Folding recumbent bikes like the AZUB Origami are rare. Reasonably so, since demand is still small. The Origami is purpose-built for practical transportation. Rigidity for tough climbs is good, and it has modest cargo capacity built in. Plus, the frame folds small enough that, with its seat, it stows in a canvas bag to lug onto transit. Alas, this kind of user does not represent most of our customers. But this kind of user is pretty cool, and if that is you then look closely at this bike.
The Origami is the folding version of a bike AZUB called the Eco. AZUB doesn’t make the Eco now, and they only sold it in the European market. It targeted the practical cyclist, with good city manners for stopping, starting, and maneuverability. People with appreciation for this riding will like the Origami even without folding it. Our sales manager Micah fell in love with the Origami and added so much stuff that it doesn’t fold any more. But bikes are serious transportation for Micah. He also has this juvenile habit of passing people on racing bikes, and the Origami has worked out satisfactorily for him. Indeed, he’ll talk your ear off about it. Beware.
Our Price: Varies greatly by spec, but most from about $2900 to $3200, with some in the $4800 area.
A recumbent like AZUB Origami will be very hard to find anywhere in the world. The long wheelbase and tuned geometry of the frame give it excellent riding properties both in slow pedalling through a city and in fast descents. You will also be pleased with the array of smart solutions there are, such as the possibility to secure the bike after folding, the integrated rack or the space under the seat to fit a specially designed triangular bag. Not to mention the folding system that turns the Origami into a small bag easily transported by car, train or even plane.
In short, the Origami is just right for small spaces and it does not really matter whether you come across them while weaving through a city or looking into the boot of your car.
In 2008, we attempted to make a cheap recumbent. We wanted to offer the pleasure of the riding comfort of recumbents to be experienced by people in countries where incomes are not so high. That is, in our country, the Czech Republic, Poland, Romania or Hungary. We devoted a lot of effort, time and money to this project and managed to create some interesting prototypes, including a steel recumbent without suspension with a 20” front wheel and 26” rear wheel. Eventually, our favourite aluminium and the “dual 20” model won.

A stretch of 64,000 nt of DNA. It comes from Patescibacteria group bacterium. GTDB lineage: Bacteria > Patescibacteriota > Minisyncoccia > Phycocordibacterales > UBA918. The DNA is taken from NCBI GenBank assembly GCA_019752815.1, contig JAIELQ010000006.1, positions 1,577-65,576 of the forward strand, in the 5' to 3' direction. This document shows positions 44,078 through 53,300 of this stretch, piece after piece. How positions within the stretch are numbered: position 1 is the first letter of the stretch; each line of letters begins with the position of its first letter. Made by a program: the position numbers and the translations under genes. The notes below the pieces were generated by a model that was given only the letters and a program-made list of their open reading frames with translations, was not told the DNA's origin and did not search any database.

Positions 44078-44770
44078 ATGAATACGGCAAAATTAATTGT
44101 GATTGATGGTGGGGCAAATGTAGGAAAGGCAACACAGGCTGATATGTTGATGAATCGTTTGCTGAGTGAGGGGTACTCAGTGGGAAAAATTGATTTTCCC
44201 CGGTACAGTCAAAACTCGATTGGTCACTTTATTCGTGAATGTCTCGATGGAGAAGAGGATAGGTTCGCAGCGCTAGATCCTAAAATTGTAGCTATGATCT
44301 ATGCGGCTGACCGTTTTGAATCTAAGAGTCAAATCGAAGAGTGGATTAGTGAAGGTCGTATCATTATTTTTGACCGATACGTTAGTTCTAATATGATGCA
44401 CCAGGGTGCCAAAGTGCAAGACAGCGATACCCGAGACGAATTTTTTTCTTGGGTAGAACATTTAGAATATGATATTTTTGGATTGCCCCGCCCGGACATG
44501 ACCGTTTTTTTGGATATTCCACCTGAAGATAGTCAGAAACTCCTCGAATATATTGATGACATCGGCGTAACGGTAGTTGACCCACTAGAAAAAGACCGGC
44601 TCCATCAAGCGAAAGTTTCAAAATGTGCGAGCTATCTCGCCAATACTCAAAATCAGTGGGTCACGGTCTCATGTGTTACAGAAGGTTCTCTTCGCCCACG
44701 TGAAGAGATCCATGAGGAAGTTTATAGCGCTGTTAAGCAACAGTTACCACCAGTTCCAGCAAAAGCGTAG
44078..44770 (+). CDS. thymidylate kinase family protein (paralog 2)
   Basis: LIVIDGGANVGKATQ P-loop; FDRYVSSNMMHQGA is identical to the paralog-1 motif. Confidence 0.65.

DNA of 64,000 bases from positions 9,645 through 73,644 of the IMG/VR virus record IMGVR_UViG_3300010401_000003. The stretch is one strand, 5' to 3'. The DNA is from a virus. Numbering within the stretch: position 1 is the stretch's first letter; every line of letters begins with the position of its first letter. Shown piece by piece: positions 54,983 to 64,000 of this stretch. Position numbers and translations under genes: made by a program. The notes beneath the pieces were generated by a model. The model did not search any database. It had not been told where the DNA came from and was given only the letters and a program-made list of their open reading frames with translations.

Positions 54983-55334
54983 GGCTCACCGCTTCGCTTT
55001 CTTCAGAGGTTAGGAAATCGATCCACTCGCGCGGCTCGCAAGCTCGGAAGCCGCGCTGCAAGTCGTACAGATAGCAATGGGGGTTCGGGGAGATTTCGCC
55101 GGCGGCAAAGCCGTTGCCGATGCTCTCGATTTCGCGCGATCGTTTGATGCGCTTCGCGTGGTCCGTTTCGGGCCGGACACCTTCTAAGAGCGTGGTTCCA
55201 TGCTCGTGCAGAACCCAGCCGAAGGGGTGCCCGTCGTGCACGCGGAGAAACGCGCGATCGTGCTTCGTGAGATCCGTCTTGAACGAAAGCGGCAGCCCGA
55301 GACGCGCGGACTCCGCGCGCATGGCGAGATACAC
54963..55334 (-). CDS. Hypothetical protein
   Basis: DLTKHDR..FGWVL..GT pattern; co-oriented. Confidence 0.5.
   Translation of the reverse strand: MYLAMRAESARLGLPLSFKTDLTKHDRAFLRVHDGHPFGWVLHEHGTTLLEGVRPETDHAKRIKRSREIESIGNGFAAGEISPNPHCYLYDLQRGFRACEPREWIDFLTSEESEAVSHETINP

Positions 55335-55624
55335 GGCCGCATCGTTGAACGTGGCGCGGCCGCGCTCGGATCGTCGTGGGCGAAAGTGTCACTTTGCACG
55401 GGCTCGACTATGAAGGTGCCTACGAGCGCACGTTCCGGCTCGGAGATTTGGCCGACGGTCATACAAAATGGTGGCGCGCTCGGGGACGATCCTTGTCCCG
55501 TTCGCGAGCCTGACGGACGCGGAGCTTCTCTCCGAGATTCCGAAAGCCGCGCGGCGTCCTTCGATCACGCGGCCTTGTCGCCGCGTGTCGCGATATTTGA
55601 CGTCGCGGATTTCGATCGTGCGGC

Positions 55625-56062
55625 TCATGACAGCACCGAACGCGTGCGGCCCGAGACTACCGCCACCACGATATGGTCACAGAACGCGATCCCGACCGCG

AZUB ECO 20 was an excellent stable bike which was also very easy to handle thanks to its compact dimensions. It was also exceptional due to its interesting features, such as the beautiful adjustable aluminium seat. We also made several models with 16” wheels for children or for small people. Although not much interest came from Eastern Europe, there was some from France or Japan. Nevertheless, we have never wanted to spend our time thinking where to cut corners in order to reduce the cost, so soon we began to improve it instead. The last step was adding a folding mechanism, thus turning the AZUB ECO 20 into AZUB Origami. A recumbent small in size yet large in riding properties.
Boring technical specs from AZUB follow, along with our interesting comments.
For a discussion of parts specs, see our AZUB article on our shopping help page
Frame & Geometry
Who fits on it, where it fits.
- STEERING: above seat steering
The traditional, compact, praying hamster position
- FRAME: Aluminum
- REAR FORK: rigid
No rear suspension option available
- FRONT FORK: rigid
You can put on a suspension fork, but you will lose the ability to lock the frame in the folded position
- WELD: TIG method
Complicated way of saying this isn’t cheap crap.
- SEAT: composite or carbon-kevlar, size M, L and XL
Available in a variety of sizes based on your torso length.
- SEATPAD: standard 50 mm
Open cell foam that is more comfortable than it looks.
- SEAT ANGLE: (to road) 20-50°
This is an impressively wide range. It will not go truly bolt-upright, but shell seats don’t do well sitting too upright.
- SEAT ADJUSTING RANGE: length 180 mm, angle 30°
So about 7″ of ex-seam range, with seat recline adjustment widening that range somewhat
- FRAME ADJUSTING RANGE: length 200 mm
The frame will telescope out about 8 inches. The adjustable frame coupled with the adjustable seat let you optimize both arm reach to the bars and leg reach to the pedals. Your AZUB will be optimized for your ex-seam, whatever it is. See our ex-seam guide here. Very short people would not be able to reach the ground on this model, but beyond that if you tell them your ex-seam AZUB will build it to fit.
- WHEELS: 20″/20“
Compact size with very little compromise in tire choices
- WHEELBASE: 122 cm
This is how far apart the hub axle are from each other. Less means more maneuverability.
- TOTAL HEIGHT: min 110 cm
Assuming the seat is fully reclined
- SEAT BOTTOM HEIGHT: min 54 cm
Moderately low for easier starts and stops
- BOTTOM BRACKET HEIGHT: min 69 cm
This is not a low BB cruiser, but styled after faster short wheelbase recumbents
- BARS WIDE: 40 cm
The handlebars on the Origami are less adjustable than other AZUB bikes. There is only OSS steering available, not USS or open-cockpit.
- BARS ADJUSTING: different lengths and angles
Typical OSS adjustment of riser tilt to affect reach and handlebar height to clear your knees
- WEIGHT: 29.3 pounds
This is a minimum, prior to your larding the bike with suspension upgrades, cargo racks, and modern gizmos
- COLORS: orange-yellow RAL 2004, blue RAL 5012, red RAL 3002, green RAl 6018, olive green RAL 7002, beige RAL 1001, black RAL 9005, white RAL 9016
- MAX. LOAD: 220 pounds